Will the Bulls be rested come playoff time?

Will the Bulls be rested come playoff time?
September 11, 2013, 2:30 pm
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Mark Strotman

If there's one qualm fans and media alike have about Bulls head coach Tom Thibodeau, it's that he tends to overwork his starters. In reality it's a small issue -- if one at all -- in the grand scheme of positive things he has done in three seasons since taking over the helm in Chicago. The Bulls finished with the league's best record in each of his first two seasons and last season battled through an injury-riddled, Derrick Rose-less roster to 45 wins and a third straight playoff berth.

But with such a talented roster and one of the top coaches in the league, the Bulls still have not gotten over the hump -- more accurately, past the Miami Heat -- and into the Finals. Thibodeau's playoff record is a respectable 16-18 and he has won three playoff series in six tries.

Reasons for all three playoff exits have been legitimate: In 2011 LeBron James and the Heat were playing their best basketball; in 2012 Derrick Rose's ACL injury in Game 1 against the Sixers was a mental death sentence, and Joakim Noah's ankle injury cost him the last three games of that series; and in 2013 Luol Deng (and Rose) missed the entire playoffs, including a five-game loss to the eventual champion Heat.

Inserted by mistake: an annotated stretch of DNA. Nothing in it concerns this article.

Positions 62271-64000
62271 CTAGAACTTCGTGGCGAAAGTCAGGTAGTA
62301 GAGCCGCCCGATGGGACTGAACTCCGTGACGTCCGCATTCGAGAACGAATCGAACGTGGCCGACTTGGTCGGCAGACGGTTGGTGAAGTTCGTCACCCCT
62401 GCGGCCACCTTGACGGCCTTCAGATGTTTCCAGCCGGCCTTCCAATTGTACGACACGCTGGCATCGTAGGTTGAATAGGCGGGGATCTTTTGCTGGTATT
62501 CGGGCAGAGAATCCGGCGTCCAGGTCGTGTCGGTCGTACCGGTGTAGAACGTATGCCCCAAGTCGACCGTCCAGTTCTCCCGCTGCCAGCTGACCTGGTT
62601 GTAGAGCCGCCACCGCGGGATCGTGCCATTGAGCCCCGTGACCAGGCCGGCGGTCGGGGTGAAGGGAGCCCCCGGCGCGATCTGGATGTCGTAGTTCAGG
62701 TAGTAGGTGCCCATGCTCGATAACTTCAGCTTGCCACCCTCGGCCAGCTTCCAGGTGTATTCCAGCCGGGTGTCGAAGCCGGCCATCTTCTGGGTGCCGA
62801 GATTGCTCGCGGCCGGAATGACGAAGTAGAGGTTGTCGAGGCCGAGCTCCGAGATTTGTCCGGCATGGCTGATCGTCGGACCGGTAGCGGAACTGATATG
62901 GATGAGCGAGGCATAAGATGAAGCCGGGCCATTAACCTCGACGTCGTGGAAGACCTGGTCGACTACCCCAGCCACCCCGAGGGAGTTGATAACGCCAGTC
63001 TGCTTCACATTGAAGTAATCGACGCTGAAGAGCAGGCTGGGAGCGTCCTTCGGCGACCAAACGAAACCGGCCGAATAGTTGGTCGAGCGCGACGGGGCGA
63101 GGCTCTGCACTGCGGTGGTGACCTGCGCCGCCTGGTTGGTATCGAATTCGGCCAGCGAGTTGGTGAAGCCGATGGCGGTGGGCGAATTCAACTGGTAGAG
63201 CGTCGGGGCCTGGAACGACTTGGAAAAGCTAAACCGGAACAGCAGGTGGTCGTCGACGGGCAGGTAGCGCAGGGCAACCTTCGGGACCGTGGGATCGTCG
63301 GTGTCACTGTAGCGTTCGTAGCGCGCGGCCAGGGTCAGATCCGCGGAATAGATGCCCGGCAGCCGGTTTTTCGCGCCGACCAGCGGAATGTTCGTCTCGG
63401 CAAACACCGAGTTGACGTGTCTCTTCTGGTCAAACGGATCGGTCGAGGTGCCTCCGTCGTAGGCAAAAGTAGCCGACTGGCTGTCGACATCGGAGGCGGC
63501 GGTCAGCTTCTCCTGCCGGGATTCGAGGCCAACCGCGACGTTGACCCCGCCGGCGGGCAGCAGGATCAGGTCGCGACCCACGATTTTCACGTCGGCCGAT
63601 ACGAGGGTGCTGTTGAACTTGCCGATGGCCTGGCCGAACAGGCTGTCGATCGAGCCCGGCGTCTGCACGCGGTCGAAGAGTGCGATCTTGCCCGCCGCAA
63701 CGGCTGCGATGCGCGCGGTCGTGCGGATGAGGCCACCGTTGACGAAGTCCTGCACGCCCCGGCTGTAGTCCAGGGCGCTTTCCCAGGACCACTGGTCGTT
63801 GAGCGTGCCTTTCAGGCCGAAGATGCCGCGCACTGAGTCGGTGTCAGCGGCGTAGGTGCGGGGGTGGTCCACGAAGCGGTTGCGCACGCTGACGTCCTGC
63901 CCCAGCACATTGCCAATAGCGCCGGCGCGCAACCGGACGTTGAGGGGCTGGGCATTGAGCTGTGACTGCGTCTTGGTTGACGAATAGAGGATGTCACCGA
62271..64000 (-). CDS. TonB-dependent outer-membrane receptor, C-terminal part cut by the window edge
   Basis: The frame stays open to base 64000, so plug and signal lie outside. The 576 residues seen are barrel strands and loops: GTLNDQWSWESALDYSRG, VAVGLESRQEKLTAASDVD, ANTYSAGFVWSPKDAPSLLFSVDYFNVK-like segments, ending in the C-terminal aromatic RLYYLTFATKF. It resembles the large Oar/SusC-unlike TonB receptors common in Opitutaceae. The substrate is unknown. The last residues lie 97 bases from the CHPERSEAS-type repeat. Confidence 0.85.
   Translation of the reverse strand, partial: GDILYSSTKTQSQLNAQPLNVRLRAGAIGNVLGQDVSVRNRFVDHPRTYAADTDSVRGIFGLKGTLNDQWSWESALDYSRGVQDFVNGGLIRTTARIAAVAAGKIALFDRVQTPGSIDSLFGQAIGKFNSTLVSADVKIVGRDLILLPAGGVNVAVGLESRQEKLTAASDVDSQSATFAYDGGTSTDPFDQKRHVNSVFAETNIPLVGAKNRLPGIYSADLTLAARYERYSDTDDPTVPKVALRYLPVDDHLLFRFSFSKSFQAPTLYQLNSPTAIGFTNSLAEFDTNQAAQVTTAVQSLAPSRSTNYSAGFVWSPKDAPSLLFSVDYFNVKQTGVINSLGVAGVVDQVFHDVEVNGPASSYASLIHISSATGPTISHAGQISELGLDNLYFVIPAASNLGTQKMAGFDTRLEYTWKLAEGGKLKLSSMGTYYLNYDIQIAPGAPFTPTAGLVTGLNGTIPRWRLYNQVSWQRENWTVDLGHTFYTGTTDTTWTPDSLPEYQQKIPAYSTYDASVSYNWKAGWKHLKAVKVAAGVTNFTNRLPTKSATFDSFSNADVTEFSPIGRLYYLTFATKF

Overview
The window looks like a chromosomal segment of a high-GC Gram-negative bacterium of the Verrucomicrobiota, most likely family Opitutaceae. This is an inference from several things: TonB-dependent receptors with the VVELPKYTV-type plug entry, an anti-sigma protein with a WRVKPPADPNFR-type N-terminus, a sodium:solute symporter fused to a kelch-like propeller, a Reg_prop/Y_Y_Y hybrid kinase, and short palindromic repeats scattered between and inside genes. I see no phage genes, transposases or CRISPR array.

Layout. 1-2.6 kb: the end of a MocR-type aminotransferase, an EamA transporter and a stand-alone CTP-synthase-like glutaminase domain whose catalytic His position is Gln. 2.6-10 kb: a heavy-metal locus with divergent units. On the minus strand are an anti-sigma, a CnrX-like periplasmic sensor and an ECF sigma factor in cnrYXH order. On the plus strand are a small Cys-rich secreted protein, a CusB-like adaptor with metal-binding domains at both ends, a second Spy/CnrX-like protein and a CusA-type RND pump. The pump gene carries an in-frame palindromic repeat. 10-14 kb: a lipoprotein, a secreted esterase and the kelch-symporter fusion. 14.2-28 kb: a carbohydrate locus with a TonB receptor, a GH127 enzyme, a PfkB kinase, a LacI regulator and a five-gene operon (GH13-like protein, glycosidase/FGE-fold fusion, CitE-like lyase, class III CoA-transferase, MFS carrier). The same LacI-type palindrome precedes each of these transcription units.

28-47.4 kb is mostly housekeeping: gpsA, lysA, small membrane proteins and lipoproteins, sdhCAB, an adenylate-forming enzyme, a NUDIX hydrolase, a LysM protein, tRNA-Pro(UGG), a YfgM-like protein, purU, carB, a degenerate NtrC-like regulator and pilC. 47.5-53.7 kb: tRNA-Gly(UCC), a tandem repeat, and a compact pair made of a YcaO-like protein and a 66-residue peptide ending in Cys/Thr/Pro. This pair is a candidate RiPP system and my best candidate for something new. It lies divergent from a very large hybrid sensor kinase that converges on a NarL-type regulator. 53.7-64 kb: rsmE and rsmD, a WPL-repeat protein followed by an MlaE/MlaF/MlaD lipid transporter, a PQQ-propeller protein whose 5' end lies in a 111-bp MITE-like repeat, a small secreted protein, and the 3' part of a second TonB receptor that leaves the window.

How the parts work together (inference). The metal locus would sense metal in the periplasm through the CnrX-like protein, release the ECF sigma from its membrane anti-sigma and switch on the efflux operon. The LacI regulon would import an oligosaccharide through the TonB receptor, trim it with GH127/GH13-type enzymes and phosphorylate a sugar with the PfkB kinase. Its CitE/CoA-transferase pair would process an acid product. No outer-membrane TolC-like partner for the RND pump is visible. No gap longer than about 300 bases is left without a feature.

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But what if Thibodeau's potential overuse of his core players is a reason that the Bulls aren't as rested for the postseason? Deng's illness last year was unrelated, but he has led the league in minutes the past two seasons and, in 2011, he was fourth in the NBA with Rose averaging 37.4 minutes, the 14th highest mark in the league. Over the last three years, only the Bulls, Warriors and Clippers have had a pair of players in the top-20 in minutes per game in at least two of those seasons.

Last season the Bulls relied more on their starters thanks to a shortened bench and the absence of Rose. In particular, Deng, Noah and Carlos Boozer saw a lion's share of those minutes. In fact, of the five teams with the best record in each conference, the Bulls' "Big Three" averaged the most combined minutes per game.

Rank Team (Season totals) MPG
1. Chicago (Deng, Noah, Boozer) 35.8
2. Miami (James, Wade, Bosh) 35.2
3. Oklahoma City (Durant, Westbrook, Ibaka) 34.8
4. New York (Anthony, Smith, Felton) 34.7
5. Memphis (Gasol, Conley, Randolph) 34.6
6. Brooklyn (Williams, Johnson, Lopez) 34.5
7. Denver (Lawson, Iguodala, Gallinari) 33.9
8. Indiana (George, Hibbert, West) 33.2
9. LA Clippers (Paul, Griffin, Crawford) 31.7
10. San Antonio (Duncan, Parker, Leonard) 31.4

Deng led the league with 38.4 minutes in 75 games, Noah averaged a career-high 36.8 minutes -- six minutes per game more than he averaged in 2011-12 -- and Boozer's 32.2 minutes were the most he had played since his final season in Utah (34.3 minutes). But in terms of fighting for playoff positioning, season averages and totals are too broad a statistic to gauge whether or not the Bulls (and other teams) were rested come playoff time.